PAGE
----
Lose Weight—Avoid Cancer
If you think losing excess body weight is just about looking and feeling better, think again. According to important recent research, obesity is on a par with tobacco smoking as a leading preventable cause of cancer.
Notice the word ‘preventable’.
Obesity is a cancer risk factor that you can change, to reduce your own risk of getting one of these dreaded diseases. In 2012, according to the International Agency for Research on Cancer (IARC), a half million cases of cancer could have been prevented. Those cases were directly attributable to obesity. I find that shocking. A half million people were stricken with cancer who might still be healthy if they had managed to maintain normal body weight.
The study examined data gathered from a wide variety of people from around the world. No matter where you live, obesity is clearly a preventable cause of cancer. That said, it should be mentioned that North America provided the greatest number of new cases of cancer. Of course, North America also has seen one of the steepest increases in people who are overweight or obese.
A study commissioned by the Bill and Melinda Gates Foundation found that diets low in fruit, nut, and seed consumption were linked to a greater risk of death. Low consumption of other healthful foods, such as omega-3 fatty acid-rich seafood, and high-fiber whole grains, were also associated with an increased risk of death. Conversely, higher consumption of sodium, red meats and processed meats were also linked to a greater risk of death. The extensive study also confirmed that eating less saturated fat is not enough to lower one’s risk of death, especially if you do not also decrease your consumption of simple carbohydrates. In other words, as I’ve always said, if there’s one real culprit in the average person’s diet, it’s sugar.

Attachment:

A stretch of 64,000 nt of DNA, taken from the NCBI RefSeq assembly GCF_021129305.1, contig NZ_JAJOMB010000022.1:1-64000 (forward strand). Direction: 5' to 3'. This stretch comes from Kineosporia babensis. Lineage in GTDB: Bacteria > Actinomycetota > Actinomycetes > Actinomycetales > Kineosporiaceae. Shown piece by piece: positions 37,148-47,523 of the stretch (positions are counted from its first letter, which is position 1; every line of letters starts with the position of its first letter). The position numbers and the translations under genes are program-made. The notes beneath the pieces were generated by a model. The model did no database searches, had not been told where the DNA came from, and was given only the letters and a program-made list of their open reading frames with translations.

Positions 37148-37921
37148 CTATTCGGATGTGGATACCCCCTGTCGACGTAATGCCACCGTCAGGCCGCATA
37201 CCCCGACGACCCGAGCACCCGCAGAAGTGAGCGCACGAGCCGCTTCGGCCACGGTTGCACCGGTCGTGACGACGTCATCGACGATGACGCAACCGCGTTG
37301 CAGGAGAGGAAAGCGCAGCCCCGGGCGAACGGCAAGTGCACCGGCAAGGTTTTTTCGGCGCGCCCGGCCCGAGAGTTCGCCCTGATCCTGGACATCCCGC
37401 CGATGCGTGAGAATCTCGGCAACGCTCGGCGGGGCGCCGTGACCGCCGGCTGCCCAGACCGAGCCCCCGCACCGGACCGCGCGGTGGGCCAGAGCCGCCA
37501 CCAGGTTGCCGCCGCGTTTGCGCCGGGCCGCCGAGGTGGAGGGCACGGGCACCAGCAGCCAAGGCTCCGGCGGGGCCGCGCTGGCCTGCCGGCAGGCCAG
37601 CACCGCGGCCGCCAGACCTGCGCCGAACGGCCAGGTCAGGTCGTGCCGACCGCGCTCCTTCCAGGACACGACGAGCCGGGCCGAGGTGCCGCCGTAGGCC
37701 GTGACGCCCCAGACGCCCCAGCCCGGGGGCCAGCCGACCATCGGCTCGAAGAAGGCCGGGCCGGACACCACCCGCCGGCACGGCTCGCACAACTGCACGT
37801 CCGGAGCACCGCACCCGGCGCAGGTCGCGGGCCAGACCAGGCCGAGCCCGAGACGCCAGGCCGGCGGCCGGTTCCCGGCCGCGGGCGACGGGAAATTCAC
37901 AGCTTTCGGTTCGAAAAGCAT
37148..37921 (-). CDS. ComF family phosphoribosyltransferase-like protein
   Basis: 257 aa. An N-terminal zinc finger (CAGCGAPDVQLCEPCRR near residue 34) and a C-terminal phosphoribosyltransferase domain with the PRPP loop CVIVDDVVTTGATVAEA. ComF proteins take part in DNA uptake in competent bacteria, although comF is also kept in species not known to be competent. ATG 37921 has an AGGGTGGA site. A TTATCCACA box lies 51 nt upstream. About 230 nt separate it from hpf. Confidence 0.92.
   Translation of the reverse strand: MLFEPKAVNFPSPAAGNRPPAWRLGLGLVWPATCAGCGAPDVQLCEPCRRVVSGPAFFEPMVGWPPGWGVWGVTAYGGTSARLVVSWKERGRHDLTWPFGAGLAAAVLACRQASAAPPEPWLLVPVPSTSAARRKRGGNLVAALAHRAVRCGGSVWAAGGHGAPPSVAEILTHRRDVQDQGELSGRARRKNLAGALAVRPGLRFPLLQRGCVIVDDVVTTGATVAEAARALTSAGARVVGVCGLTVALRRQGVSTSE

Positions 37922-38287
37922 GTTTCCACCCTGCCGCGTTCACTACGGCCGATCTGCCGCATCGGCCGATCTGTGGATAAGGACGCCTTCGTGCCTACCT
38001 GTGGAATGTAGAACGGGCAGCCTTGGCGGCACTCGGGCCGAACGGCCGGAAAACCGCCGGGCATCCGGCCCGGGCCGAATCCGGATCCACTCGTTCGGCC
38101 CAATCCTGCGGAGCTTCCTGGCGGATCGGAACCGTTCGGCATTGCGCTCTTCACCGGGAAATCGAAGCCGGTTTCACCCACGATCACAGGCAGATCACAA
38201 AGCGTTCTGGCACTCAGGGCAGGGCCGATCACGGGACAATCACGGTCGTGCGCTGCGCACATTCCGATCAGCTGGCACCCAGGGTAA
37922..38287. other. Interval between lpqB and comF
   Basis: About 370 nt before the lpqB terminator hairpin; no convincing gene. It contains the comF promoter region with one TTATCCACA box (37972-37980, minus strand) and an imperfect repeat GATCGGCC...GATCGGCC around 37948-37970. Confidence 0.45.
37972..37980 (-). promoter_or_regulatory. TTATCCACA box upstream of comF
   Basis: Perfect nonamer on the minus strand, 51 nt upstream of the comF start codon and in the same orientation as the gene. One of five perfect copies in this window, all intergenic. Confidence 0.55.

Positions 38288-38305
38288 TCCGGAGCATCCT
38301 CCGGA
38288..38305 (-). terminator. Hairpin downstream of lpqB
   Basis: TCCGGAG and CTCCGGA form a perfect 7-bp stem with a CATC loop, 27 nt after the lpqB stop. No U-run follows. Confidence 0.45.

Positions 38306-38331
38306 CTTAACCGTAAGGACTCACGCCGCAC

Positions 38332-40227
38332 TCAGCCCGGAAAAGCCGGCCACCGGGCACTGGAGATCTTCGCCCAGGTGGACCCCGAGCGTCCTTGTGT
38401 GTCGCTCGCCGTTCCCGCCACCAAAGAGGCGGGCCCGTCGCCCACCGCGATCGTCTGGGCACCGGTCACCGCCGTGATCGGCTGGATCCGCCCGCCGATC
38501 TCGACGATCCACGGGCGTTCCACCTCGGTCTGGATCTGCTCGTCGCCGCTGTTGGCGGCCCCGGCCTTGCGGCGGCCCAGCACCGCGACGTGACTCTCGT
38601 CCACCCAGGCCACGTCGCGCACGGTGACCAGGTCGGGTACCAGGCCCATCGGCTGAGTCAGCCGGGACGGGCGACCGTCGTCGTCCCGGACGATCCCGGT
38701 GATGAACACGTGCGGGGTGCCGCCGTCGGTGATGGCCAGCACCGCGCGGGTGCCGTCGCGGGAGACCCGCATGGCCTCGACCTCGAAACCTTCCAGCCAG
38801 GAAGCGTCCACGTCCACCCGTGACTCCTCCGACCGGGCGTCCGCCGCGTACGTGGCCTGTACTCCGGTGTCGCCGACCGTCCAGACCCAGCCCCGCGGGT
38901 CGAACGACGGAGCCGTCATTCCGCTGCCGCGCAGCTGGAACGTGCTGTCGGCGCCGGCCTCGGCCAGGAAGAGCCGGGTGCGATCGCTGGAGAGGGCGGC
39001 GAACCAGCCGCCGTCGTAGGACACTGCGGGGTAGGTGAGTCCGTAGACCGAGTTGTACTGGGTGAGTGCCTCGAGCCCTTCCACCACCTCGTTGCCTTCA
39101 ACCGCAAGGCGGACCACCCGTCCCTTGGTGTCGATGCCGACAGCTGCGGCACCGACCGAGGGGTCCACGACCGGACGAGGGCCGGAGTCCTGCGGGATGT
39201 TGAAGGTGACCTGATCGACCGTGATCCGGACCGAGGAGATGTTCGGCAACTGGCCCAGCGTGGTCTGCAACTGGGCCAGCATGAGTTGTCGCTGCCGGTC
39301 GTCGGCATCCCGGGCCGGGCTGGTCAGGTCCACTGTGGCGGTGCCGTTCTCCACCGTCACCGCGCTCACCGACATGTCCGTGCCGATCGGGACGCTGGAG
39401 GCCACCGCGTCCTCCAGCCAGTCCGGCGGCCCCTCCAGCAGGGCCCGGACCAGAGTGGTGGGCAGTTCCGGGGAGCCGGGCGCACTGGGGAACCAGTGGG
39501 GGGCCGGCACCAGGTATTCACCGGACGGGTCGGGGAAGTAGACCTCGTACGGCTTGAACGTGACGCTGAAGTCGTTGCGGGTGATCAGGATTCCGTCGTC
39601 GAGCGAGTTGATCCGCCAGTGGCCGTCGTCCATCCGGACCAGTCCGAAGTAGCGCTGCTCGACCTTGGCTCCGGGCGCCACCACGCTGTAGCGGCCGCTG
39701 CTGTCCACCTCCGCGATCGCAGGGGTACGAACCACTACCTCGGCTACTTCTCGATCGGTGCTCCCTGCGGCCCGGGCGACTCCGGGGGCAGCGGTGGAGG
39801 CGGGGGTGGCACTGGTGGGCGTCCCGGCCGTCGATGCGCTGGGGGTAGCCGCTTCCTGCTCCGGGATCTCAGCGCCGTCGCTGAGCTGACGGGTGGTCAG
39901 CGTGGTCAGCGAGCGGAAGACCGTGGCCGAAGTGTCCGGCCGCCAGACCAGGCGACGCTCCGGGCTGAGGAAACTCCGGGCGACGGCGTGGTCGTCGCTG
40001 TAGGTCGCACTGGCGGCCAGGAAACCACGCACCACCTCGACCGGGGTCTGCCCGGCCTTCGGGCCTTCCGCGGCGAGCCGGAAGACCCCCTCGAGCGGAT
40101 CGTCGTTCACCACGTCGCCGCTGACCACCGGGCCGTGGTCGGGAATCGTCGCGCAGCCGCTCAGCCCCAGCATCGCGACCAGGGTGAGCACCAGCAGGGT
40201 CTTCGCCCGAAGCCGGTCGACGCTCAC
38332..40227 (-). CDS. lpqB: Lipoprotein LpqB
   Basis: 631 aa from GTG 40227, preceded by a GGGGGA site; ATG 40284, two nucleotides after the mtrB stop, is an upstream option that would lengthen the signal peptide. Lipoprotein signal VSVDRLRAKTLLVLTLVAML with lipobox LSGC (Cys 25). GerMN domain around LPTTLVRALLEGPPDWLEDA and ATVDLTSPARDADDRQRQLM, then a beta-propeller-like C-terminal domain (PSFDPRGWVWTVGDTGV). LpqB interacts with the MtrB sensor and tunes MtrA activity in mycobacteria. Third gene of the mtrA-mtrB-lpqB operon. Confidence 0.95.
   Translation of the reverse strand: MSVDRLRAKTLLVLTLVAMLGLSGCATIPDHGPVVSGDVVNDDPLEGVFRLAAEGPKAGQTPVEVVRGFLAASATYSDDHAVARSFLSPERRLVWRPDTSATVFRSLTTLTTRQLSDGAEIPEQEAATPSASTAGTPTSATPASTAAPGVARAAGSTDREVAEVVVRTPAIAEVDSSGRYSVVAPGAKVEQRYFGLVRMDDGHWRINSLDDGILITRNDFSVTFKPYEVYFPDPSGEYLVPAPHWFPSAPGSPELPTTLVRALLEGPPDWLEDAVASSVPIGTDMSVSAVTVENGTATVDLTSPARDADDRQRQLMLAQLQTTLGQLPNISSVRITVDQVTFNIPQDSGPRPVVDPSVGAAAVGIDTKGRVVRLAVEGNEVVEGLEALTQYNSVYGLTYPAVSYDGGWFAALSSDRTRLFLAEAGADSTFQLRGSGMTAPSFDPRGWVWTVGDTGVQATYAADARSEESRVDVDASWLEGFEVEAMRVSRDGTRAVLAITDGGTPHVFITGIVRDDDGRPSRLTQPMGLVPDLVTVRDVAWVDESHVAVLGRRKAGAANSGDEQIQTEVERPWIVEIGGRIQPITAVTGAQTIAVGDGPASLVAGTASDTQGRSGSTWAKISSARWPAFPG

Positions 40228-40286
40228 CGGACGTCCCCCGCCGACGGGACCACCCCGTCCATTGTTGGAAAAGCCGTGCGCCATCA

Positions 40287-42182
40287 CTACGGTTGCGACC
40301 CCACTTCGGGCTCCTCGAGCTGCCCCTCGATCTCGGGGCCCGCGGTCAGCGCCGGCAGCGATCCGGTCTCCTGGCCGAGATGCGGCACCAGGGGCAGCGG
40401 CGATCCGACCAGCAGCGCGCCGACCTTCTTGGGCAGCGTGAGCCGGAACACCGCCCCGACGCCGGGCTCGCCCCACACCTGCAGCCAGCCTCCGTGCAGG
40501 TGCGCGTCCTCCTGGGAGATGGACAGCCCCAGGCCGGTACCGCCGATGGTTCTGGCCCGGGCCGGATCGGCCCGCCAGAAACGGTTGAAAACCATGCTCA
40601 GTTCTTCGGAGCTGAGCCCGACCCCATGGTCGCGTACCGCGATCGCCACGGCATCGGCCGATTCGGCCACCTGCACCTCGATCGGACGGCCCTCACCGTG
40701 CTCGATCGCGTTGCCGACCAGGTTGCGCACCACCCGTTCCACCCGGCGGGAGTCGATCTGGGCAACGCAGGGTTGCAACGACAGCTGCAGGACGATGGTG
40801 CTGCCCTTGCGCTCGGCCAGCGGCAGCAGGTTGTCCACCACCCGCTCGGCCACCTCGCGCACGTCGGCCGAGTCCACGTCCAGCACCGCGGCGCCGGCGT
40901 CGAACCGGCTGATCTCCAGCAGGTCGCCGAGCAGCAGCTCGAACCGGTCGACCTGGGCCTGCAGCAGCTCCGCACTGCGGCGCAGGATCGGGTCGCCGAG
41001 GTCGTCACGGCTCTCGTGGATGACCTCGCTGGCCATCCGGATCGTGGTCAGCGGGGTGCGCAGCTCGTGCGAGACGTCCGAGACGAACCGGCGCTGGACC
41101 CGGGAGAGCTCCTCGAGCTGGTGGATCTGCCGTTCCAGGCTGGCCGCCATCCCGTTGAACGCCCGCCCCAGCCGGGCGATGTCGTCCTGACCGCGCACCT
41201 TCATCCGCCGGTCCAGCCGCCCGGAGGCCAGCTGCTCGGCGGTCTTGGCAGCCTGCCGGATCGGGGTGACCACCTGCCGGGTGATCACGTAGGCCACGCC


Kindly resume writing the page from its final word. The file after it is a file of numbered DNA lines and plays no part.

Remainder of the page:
Dr Melina Arnold from the International Agency for Research on Cancer (IARC), said, in a press release, "Our findings add support for a global effort to address the rising trends in obesity. The global prevalence of obesity in adults has doubled since 1980. If this trend continues it will certainly boost the future burden of cancer…”
Lim SS1, Vos T, et al. A comparative risk assessment of burden of disease and injury attributable to 67 risk factors and risk factor clusters in 21 regions, 1990-2010: a systematic analysis for the Global Burden of Disease Study 2010. Lancet. 2012 Dec 15;380(9859):2224-60. doi: 10.1016/S0140-6736(12)61766-8.
Melina Arnold, Nirmala Pandeya, Graham Byrnes, Andrew G Renehan, Gretchen A Stevens, Majid Ezzati, Jacques Ferlay, J Jaime Miranda, Isabelle Romieu, Rajesh Dikshit, David Forman, Isabelle Soerjomataram. Global burden of cancer attributable to high body-mass index in 2012: a population-based study. The Lancet Oncology, 2014; DOI: 10.1016/S1470-2045(14)71123-4